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Pune Design Team Bags UN Honours for Contribution to Cityscape

Posted by
on October 07, 2017 at 12:53 PM

TFOD is a platform created with the core purpose of celebrating design and showcasing the contributions of designers in enhancing the spaces around them, personal or public. It is, therefore, with immense pleasure and pride that we take the opportunity to report on one of our own being conferred international honours in recognition of their game-changing design contributions to their own city. TFODian Dr. Kiran Shinde, along with designers Ashwini Pethe and Sandeep Pethe as team mates, have been conferred the 2017 Asian Townscape Award, instituted by the UN-Habitat (Asia-Pacific) and others, at a ceremony conducted from 28th- 29th Sept 2017 in Yinchuan, China. This award recognises their contribution to the rejuvenation of the Pune cityscape by their design for the adaptive reuse of a non-functional heritage bridge as a citizens’ arts plaza.

© Courtesy of Dr. Kiran Shinde

The Award

The Asian Townscape Awards, started in 2010 by UN-Habitat Regional Office for Asia Pacific in association with the Asian Habitat Society, Asian Townscape Design Society and the Fukuoka Asian Urban Research Centre, recognise contributions made by different projects in enhancing urban environment in Asian cities. Their scope covers a wide range from projects that deal with cities and regions, natural conservation, to the development of landscapes and townscapes. Some criteria considered for assessment of a project are harmonious coexistence, safety, convenience, sustainability, respect for regional culture and heritage, artistry, contribution to local development and the potential to be models for other cities.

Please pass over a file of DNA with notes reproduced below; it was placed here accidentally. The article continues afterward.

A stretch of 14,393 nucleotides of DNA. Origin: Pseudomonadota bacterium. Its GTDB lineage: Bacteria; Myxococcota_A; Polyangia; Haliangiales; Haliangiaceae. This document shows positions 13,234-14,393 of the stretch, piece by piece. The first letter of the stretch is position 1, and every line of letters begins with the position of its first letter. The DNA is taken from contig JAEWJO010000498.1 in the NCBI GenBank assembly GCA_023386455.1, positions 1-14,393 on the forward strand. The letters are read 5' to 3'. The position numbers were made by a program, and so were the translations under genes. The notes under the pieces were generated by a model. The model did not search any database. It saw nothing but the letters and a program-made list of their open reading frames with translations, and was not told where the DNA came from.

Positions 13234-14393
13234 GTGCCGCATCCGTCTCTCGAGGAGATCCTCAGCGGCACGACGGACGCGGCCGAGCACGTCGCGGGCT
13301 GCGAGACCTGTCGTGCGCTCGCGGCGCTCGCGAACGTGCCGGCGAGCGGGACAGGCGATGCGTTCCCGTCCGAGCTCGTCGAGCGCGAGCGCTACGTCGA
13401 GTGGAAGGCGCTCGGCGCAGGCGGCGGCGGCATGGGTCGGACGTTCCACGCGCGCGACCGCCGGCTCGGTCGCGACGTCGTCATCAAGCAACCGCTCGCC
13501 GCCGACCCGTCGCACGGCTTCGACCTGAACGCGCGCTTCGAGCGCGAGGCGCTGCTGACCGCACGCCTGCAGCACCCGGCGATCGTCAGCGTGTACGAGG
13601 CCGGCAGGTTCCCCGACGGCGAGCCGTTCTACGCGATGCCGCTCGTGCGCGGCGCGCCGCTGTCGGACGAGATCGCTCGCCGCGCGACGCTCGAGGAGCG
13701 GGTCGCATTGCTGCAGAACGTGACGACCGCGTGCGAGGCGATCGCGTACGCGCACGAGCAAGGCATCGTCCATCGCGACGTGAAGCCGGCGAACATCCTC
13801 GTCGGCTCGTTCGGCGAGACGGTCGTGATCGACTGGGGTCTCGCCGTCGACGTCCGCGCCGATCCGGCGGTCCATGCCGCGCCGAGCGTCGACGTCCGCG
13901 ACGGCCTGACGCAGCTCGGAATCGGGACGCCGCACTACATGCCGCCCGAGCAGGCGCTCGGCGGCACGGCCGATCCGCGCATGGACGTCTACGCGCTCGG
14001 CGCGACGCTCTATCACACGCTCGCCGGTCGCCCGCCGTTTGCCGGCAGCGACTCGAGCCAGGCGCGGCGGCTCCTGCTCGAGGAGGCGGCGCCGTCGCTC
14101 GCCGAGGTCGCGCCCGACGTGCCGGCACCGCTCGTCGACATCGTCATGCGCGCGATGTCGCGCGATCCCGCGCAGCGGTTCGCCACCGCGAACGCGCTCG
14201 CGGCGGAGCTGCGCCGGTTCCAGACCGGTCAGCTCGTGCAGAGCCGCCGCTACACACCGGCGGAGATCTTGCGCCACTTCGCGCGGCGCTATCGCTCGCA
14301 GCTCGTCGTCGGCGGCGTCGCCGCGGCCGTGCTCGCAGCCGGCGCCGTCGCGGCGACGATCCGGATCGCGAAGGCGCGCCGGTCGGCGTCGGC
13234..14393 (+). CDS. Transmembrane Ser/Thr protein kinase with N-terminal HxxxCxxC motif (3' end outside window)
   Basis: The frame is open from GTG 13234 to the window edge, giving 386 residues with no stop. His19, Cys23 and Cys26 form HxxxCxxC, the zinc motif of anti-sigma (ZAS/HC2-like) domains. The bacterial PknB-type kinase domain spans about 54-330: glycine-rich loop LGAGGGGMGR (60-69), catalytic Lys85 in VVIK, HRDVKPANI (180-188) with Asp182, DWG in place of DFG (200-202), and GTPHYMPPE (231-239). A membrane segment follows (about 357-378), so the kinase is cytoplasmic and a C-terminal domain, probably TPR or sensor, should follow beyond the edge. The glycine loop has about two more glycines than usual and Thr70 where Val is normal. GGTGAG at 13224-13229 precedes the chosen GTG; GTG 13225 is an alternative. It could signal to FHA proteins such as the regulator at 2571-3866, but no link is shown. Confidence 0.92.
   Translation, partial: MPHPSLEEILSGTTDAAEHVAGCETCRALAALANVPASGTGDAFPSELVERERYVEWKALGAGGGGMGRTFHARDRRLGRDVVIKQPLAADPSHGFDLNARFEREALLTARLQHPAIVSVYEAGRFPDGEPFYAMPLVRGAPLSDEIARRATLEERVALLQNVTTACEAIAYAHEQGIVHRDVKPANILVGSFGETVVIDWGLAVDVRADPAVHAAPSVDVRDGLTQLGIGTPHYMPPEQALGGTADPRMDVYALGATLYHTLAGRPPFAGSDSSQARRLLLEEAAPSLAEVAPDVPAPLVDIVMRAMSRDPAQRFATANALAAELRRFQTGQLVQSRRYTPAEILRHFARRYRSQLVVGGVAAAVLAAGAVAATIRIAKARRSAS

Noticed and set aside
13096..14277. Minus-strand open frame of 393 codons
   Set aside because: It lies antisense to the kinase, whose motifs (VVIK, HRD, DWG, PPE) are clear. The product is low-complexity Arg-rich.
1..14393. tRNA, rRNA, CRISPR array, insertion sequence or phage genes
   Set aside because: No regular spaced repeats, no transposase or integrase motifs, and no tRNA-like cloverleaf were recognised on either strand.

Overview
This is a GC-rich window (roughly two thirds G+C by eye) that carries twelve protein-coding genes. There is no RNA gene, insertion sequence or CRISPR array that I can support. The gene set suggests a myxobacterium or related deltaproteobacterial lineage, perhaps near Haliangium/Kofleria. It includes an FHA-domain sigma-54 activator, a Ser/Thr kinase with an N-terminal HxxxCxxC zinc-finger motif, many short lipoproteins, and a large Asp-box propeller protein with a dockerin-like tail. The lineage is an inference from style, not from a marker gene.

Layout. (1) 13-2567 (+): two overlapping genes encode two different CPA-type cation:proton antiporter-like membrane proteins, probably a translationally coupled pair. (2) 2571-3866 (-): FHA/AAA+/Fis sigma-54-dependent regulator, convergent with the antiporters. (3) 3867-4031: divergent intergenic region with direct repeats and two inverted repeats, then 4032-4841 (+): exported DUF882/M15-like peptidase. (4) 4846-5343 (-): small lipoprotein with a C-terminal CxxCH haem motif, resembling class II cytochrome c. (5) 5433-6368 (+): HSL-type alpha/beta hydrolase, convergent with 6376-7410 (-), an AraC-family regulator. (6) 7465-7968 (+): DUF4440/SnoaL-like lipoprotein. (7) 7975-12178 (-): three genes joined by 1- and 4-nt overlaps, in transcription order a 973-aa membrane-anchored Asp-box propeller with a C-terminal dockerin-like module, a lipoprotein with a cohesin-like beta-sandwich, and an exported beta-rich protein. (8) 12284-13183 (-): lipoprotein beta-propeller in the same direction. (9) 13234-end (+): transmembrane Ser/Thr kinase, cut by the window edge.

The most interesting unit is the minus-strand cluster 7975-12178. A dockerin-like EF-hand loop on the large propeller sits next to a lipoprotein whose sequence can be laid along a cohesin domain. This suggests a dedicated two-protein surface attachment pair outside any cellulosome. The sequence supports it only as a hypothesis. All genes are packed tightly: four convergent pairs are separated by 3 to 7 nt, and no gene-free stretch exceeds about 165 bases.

The awards are open to a wide variety of agencies ranging from local governments and urban administrative departments to non-government, community-led, academic, professional and other relevant institutions and individuals with a standpoint of social responsibility. After a two-stage review process of entries at local and country levels, the jury panel constituting of UN-Habitat country heads, eminent urban designers, planners and landscape architects decides upon the awards. 2017 was the second year for Yinchuan to host the awards, which were conferred upon 13 of the 60 shortlisted projects, of which this project titled “Pune Arts Plaza: Adaptive reuse of a heritage bridge as a public space” was the sole winner from India, and also the first one.

The Space

The Pune Arts Plaza project was initially ideated when the Pune Biennale Foundation, led by the same group of designers, approached the Pune Municipal Corporation for permission to use the bridge at the bridge at Bund Garden to display some sculptures created during the 2014 biennale. Fitzgerald Bridge, as it was formally named, was built by the British colonial establishment in 1866 and served the city for 150 years till it was declared structurally unfit for the increased load of heavy traffic and closed for use in 2007. Dr. Kiran Shinde and his biennale team recognised the value of this non-functional yet heritage-tagged piece of the city’s infrastructure as having the potential to be converted into a valuable public space. The bridge spanning the twin Mula and Mutha rivers is a connection between two large city gardens located on its northern and southern banks, a potentially strategic public space or promenade.